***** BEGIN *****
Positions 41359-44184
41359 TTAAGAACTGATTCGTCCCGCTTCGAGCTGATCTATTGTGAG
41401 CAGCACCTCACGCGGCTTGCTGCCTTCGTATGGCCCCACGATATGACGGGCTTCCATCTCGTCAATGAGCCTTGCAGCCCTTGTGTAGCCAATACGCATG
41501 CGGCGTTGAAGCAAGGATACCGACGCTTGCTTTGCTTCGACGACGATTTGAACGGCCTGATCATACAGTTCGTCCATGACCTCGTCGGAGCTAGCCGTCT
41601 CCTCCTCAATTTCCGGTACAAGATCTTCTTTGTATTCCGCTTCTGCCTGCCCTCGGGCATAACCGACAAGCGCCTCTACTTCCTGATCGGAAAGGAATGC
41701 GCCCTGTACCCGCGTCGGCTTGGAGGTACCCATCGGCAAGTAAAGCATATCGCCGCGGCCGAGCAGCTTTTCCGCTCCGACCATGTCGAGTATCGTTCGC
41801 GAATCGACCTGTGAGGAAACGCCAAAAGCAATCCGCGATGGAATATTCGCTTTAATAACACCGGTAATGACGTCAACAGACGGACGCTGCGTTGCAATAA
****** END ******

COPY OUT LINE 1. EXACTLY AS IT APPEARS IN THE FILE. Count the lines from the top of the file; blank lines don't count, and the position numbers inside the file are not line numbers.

Positions 41359-44184